Source: Journal of Early Childhood Teacher Education, Volume 34, No. 4, p. 320–334, 2013.
(Reviewed by the Portal Team)
This study examines the outdoor adventure education experiences of groups of nontraditional university students pursuing degrees and licensure in early childhood education.
The researcher’s goal was to give the students an opportunity to
(a) share their fears, frustrations, and worries,
(b) see their situations in a new context, and
(c) perhaps recreate their perceptions of professional and personal self in more empowered and efficacious roles.
The participants included a total of 78 female ECE students enrolled in evening courses in early childhood education at a university located in a metropolitan city in the southeastern United States.
These participants were all employed in the ECE field and were required to complete an undergraduate program that resulted in teacher licensure in order to retain their jobs.
The data is comprised of descriptive observations of the participants before, during, and after the activities, as well as quotations from participants that could be captured on paper by the researcher throughout the day.
The findings reveal four basic themes.
a) The value of perseverance
The participants realized the need for perseverance to be successful in completing the challenge activities.
A more empathetic dimension of perseverance was also noted when some of the participants expressed how discouraged they felt when limitations were placed on them during challenge activities, and similarly how dejected some of the children in their classrooms must feel.
The participants seemed to embrace new insights about the need not only to persevere as effective professionals in serving young children and families but as importantly to model perseverance for the young children who themselves faced daily disadvantages.
This theme seemed to be a powerful one for the participants as many of them worked in high-poverty schools and faced constant pressure for improved tests scores in the face of increased class size and decreased resources.
b) The necessity of collaboration
The realization that communication was key to successful collaboration also seemed to be a lesson that was repeatedly acknowledged by the teams.
Many times the groups would attempt an activity without discussion, and these attempts would result in failure and frustration.
Completing the activities required discussion, listening, and consensus.
In some ways it seemed that collaborating was difficult for some of the women who were used to being in leadership roles, and they had to learn to release that responsibility in order “to let others do it”, to let others take care of them.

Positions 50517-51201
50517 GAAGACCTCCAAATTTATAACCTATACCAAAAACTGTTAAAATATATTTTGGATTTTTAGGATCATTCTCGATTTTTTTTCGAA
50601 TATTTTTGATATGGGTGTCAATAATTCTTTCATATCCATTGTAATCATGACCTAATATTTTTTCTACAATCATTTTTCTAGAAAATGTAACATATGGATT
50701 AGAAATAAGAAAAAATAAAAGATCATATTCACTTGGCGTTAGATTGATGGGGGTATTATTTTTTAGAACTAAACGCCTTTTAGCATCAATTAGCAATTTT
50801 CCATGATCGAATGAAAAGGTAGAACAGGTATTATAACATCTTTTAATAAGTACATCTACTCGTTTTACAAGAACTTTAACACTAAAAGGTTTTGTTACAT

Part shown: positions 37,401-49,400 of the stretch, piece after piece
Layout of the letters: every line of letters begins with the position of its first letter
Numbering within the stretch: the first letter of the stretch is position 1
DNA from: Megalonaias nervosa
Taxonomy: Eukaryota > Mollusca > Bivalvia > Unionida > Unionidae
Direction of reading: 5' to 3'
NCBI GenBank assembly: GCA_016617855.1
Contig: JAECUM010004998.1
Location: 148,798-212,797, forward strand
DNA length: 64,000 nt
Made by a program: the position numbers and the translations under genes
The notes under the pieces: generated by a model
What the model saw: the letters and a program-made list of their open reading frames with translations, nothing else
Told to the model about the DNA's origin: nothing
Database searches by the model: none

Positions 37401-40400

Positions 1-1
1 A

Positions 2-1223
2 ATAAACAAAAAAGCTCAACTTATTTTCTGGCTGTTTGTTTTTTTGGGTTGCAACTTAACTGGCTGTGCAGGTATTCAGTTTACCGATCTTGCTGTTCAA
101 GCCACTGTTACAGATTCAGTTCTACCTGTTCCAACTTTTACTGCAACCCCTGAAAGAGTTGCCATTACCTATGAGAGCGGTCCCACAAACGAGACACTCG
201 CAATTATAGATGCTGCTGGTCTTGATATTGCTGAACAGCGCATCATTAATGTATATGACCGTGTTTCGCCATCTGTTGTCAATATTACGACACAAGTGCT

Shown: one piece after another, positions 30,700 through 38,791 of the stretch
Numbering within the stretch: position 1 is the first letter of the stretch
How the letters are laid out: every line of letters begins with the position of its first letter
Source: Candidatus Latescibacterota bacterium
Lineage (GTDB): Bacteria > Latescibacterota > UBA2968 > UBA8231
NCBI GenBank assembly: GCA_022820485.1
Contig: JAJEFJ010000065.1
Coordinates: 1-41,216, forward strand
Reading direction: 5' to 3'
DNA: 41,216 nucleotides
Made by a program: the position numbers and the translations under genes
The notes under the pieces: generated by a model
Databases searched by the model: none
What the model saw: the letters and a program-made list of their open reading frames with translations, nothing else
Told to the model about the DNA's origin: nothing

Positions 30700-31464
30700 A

During one debriefing, the facilitator pointed out how effective their efforts were once they started communicating with each other.
The necessity of communication in working with others was also extended to participants’ involvement with families as well as their frustration with administrators on the job.
c) Overcoming fears
In every activity, participants expressed their fears and limitations in being able to complete the objectives.
This theme of overcoming fears seemed to hold unique significance in terms of the use of challenge activities as professional development opportunities for educators.
Many participants spoke of an increased sense of self-efficacy as well as group-efficacy after overcoming their fears and completing the activity.
As they spoke of the ways that they felt differently after experiencing their successes, it seemed that this enhanced sense of efficacy could be a lasting effect of their efforts and involvement.
Finally, as the participants were encouraged to debrief after each activity, they had the opportunity to practice reflection as an outcome of each activity and also as a process during the activities.
It appears that the nontraditional students who participated in these outdoor adventure education challenges similarly experienced strong feelings of self-efficacy, problem-solving, coping, social support, group cohesiveness, and improved communication skills.
It would subsequently be important to learn whether these outcomes were sustained over time for the participants.
Professional development models of awareness and change are a key aspect of the potential of the outdoor adventure education experience, and additional research may help to further explain “what happened” in the current study during the activities experienced by the ECE participants.
These individuals seemed to make their way through the activities and debriefings with a sense of enhanced effectiveness.
The findings reveal that the activities that energized and challenged participants’ interpersonal and intrapersonal skills did seem to trigger a sense of empowerment for participants that flowed into their debriefing discussions of self and work.
The roles of ECE teachers often include the multilayered responsibilities of caregiver, counselor, advocate, nurse, and mentor.
The opportunity to explore and develop each individual’s sense of personal and professional perseverance, collaboration, ability to overcome fears, and engage in reflection in the woods on a foggy Saturday morning is an intriguing option in terms of supporting their roles and responsibilities as students, teachers, and graduates.